Monday, October 23, 2017

Spinning One's Wheels

Given my recent work on cannabis aroma for Headspace Sensory, LLC, I’ve been thinking a lot about sensory description. A short post at the Scent Culture Institute on “smell wheels” caught my eye. In it, Claus Noppeny (and/or one or more of his sidekicks at the SCI) looks at visual representations of smell, such as Michael Edwards’ Fragrance Wheel and Mandy Aftel’s Natural Perfume Wheel. (Both of these, I should note, were preceded by Ann Noble’s 1987 Wine Aroma Wheel, which really launched the modern enthusiasm for wheels.)

SCI asserts that the wheel format for displaying fragrance families (or aromatic notes in wine) has limitations, the primary one being that the circle implies completeness while allowing for no further additions (e.g., new fragrance notes). SCI immediately undercuts its latter charge by noting that Mandy is currently revising her wheel. However, the observation that wheels project an all-you-need-to-know—nothing else matters!—completeness is, I think, correct. Self-enclosed circles are a poor way to encourage new ways of thinking and perceiving.

But epistemological isolation is the least of the aroma wheel’s problems. For me, more serious problems arise from the format’s practical implications. Let’s consider three such problems.

Problem 1: Size of Slice

In a typical wheel layout, one moves radially outward from categories (“fruity”) through subcategories (“citrus”) to specifics (“grapefruit”). This creates a pizza-slice shape for each category. Some slices are a lot wider than others. Why? Because they have a lot of specifics (the Wine Aroma Wheel “fruity” category has 19), while others have a few (“woody” has just 7). Assigning a large fraction of the wheel to “fruity” implies that it is a dominant odor category, and that “woody” is relatively subordinate.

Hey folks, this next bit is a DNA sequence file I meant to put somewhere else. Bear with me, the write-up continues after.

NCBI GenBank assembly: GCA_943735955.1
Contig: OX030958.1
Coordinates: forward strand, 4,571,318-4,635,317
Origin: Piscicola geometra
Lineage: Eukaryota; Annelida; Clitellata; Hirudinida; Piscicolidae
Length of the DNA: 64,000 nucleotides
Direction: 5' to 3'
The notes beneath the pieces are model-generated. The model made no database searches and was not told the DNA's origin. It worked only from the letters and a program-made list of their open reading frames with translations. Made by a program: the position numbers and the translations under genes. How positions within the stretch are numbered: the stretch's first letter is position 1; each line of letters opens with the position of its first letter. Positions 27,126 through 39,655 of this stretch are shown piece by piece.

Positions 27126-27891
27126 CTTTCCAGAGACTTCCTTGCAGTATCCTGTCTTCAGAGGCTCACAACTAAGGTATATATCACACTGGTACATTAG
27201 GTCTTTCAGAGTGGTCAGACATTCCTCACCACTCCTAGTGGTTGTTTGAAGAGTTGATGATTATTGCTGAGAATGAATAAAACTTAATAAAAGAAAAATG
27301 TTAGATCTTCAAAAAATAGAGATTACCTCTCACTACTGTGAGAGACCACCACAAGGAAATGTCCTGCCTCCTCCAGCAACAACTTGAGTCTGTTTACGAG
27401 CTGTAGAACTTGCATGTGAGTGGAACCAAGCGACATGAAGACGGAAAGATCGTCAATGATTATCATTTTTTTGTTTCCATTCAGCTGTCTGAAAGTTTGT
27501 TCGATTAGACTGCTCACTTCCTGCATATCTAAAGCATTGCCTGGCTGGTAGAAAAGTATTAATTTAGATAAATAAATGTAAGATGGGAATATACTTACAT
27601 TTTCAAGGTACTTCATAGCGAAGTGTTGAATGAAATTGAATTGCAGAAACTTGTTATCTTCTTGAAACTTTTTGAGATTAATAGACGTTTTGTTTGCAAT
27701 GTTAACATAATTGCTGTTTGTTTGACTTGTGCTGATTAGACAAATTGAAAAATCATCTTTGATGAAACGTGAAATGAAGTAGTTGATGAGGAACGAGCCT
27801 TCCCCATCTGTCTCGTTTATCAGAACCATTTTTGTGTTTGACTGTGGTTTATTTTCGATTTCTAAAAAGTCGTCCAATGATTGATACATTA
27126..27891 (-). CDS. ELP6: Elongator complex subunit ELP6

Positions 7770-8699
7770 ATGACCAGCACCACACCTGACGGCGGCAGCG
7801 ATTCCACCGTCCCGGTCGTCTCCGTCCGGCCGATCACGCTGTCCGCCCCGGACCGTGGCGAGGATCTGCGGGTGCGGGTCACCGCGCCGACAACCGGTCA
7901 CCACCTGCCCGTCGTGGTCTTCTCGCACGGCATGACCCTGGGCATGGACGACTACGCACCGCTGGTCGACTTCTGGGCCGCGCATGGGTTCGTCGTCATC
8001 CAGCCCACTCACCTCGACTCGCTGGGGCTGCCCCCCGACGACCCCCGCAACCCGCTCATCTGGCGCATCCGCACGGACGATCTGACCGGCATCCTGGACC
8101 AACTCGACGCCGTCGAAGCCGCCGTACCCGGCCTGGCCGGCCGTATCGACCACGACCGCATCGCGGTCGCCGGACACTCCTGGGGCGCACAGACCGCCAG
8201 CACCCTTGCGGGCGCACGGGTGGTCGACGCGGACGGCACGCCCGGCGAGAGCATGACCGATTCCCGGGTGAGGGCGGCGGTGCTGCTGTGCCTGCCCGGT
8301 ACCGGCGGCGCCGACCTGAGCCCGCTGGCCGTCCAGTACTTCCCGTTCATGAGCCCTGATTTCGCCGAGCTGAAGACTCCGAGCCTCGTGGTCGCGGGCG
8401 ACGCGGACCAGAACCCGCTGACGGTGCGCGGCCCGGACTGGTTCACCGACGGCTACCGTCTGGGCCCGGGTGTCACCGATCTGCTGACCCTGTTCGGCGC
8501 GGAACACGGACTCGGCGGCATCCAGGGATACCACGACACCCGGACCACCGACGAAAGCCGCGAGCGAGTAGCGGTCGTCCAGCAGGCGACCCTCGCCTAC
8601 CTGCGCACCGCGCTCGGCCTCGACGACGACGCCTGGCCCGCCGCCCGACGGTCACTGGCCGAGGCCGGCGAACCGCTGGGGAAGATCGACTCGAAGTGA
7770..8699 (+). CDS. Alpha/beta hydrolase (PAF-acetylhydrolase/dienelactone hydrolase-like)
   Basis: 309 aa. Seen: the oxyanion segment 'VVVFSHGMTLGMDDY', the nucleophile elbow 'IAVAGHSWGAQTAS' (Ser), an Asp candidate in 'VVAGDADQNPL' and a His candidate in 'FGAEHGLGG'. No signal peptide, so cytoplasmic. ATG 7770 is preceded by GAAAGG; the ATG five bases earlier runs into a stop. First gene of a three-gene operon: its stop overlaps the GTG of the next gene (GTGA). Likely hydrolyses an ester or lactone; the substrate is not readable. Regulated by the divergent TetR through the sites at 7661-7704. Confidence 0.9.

But from a sensory evaluation perspective, this is not necessarily true: a given wine may display several fruity notes, but it’s extremely unlikely that any wine will display all 19 fruity notes. Furthermore, even when several fruity notes are present, it doesn’t mean that they dominant that wine’s aroma. A Chardonnay’s fruit notes may be overpowered by oakiness.

Problem 2: Arrangement of Slices

My impression is that categories on most, if not all, aroma wheels are arranged based on intuition. That is to say, their ordering around the wheel is not based on data regarding relative similarity. More likely, it is based on the subjective impression that floral and fruity are more closely related smellwise than floral and woody.

Problem 3: Making Ends Meet

Even if there are data confirming the similarity sequence floral : fruity : woody, what justifies us linking floral to woody in order to make a circle? Would it not be more honest to portray the relationship as a linear smell spectrum? Or maybe a triangle? (But it wouldn’t look as cool.—Ed.)

These intellectual objections cannot offset the appealing simplicity and visual allure of the wheel format. But in an age of innovative data visualization, there are surely better ways to display sensory descriptors and their interrelationships.

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